DSC05726v1 HOT: Hellenic Republic, 434 Lygon St, Brunswick East
Hand cut potatoes cooked in olive oil and oregano, presented in a bowl lined with Greek newspaper, a nice touch.
Tzatziki (cucumber, dill, garlic and yoghurt)
A refreshing Lahanosalata, crunchy shaved cabbage salad with an olive oil and lemon dressing.
DSC05740v1 HOT: Hellenic Republic, 434 Lygon St, Brunswick East
Unfortunately at this stage we had to be turfed from our table – but the staff were very understanding and packed up a lot of the leftover meats and salad along with our dessert, a colourful selection of fresh fruit including watermelon and strawberries.

Despite the unceremonious end to our meal, I really loved the convivial atmosphere and massive amounts of food served for lunch at Hellenic Republic. Writing this post has made me hungry all over again, and I can’t wait to return.

minilink HOT: Hellenic Republic, 434 Lygon St, Brunswick East

HOT: Mezzo Bar & Grill, 35 Lt Bourke St, Melbourne

I’ve blogged about Mezzo Bar & Grill previously when I tried their Monday night Pasta Al Giro menu but this was the first time I’d tried their standard menu.

RM and I decided to go for a pre-theatre dinner on a Saturday night using the voucher that I’d won from the Menu for Hope raffle. We didn’t realise it until we were given the menu but Mezzo have a very good value pre-theatre deal, 2 courses for $35 and 3 courses for $45. Not just two or three dishes to choose from either, but a broad selection from the general menu excluding some of the more expensive dishes.

I decided to go for the pre-theatre option and RM went a la carte. Cavatelli di messina with meatballs, broccoli, potato, herb and pecorino sauce ($32) was one of my favourite dishes at Pasta Al Giro and unusually for me, I decided to repeat the experience. The pasta dish is definitely well worth multiple visits – springy coils of cavatelli, marinated meatballs and cheesy goodness without being overwhelming.

P1050858v1 HOT: Mezzo Bar & Grill, 35 Lt Bourke St, Melbourne

RM selected his old standby favourite, pumpkin and ricotta tortellini, yellow tomato salsa, wild artichokes and chilli oil ($31). The dish presented fat, generous parcels of sweet pumpkin wrapped in silky pasta, with the smoothness offset by just a hint of chilli heat.

P1050856v1 HOT: Mezzo Bar & Grill, 35 Lt Bourke St, Melbourne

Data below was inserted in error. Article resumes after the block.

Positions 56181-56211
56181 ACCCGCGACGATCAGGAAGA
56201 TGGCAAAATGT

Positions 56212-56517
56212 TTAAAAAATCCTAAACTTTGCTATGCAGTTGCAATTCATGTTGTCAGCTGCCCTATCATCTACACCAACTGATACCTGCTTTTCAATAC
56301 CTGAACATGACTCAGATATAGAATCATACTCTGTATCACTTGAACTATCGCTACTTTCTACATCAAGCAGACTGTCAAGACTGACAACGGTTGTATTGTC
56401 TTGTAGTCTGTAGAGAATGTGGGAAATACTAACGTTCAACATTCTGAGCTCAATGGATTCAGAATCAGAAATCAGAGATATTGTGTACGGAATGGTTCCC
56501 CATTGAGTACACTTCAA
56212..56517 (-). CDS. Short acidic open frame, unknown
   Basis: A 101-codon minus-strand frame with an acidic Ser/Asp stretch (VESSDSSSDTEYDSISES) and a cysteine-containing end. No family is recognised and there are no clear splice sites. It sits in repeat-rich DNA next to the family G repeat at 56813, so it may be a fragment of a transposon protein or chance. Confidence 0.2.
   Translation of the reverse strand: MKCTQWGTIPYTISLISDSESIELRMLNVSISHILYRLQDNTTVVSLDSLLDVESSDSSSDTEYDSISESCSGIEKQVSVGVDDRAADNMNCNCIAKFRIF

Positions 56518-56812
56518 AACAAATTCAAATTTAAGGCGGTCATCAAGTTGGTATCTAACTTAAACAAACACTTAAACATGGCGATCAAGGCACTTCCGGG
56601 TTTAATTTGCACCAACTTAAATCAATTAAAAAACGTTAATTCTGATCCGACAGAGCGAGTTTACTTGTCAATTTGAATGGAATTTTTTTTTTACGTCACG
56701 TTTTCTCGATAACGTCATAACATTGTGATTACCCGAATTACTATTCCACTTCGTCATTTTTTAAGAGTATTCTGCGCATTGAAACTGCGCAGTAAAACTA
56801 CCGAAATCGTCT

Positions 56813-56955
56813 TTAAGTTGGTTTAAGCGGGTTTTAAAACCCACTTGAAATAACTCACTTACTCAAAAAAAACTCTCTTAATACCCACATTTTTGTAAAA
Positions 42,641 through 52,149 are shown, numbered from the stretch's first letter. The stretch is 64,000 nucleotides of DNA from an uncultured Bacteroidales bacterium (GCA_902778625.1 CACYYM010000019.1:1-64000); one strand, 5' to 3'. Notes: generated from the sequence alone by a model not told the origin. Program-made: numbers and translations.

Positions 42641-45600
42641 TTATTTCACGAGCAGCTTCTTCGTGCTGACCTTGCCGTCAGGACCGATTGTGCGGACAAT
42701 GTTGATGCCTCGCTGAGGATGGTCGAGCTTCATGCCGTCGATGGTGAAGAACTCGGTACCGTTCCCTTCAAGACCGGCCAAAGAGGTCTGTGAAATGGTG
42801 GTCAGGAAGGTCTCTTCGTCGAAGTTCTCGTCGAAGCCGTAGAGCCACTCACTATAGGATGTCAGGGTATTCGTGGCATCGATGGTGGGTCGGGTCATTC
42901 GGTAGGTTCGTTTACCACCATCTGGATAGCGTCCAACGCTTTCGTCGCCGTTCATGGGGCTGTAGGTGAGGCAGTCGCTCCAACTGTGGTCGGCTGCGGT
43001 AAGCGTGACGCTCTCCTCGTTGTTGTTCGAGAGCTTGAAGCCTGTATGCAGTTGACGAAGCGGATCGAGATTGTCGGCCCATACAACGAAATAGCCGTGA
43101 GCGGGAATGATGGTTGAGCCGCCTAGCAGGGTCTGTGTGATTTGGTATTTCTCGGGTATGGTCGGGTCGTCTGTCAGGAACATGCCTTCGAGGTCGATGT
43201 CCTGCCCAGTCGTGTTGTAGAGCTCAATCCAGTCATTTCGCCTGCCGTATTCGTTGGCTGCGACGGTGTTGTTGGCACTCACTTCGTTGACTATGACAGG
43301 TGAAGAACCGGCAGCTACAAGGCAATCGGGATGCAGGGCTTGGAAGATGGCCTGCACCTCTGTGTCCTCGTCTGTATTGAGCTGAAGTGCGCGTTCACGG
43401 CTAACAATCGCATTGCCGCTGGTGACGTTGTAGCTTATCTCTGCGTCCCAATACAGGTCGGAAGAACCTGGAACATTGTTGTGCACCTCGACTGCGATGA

For dessert, I chose the gelati (banana and hazelnut that day), again remembering how good it was at Pasta Al Giro. It didn’t disappoint, but once again the slightly soggy accompanying crostini did. RM reluctantly shared some of his excellent Sicilian doughnuts dusted with sugar and accompanied by a creamy, fruity cassata ($14).

P1050861v1 HOT: Mezzo Bar & Grill, 35 Lt Bourke St, Melbourne

The restaurant was busy but not headache-inducing hectic, and the service was brisk and friendly. It has a casual yet slightly dressy vibe which means that friends, couples and families with young kids all felt at home there on a Saturday night. A lovely place serving lovely food, especially pasta – well worth a visit.

For other excellent pasta in the CBD, try Grossi Florentino Cellar Bar, Italy 1 or Journal Canteen (Rosa’s Kitchen).

minilink HOT: Mezzo Bar & Grill, 35 Lt Bourke St, Melbourne

NOT: Dead Man’s Cell Phone, Sumner Theatre, 140 Southbank Boulevard, Southbank

657354 thumbnail 280 Melbourne Theatre Company Dead Man s Cell Phone.v1 NOT: Dead Mans Cell Phone, Sumner Theatre, 140 Southbank Boulevard, SouthbankWay back in January this year I ordered my usual 3-play mini subscription for the Melbourne Theatre Company. As July rolled around, I realised that I had tickets to see Dead Man’s Cell Phone….and I had no idea why. The blurb for the play stated:

“A surrealist fantasy. Dancing out of the light-footed imagination of Sarah Ruhl, Dead Man’s Cell Phone traces one woman’s accidental quest to make a few people feel just a little bit better about themselves.”

Surrealist. Fantasy. Two genres of theatre of which I’m not particularly fond. And ‘making people feel a little bit better about themselves’ sounded twee and contrived.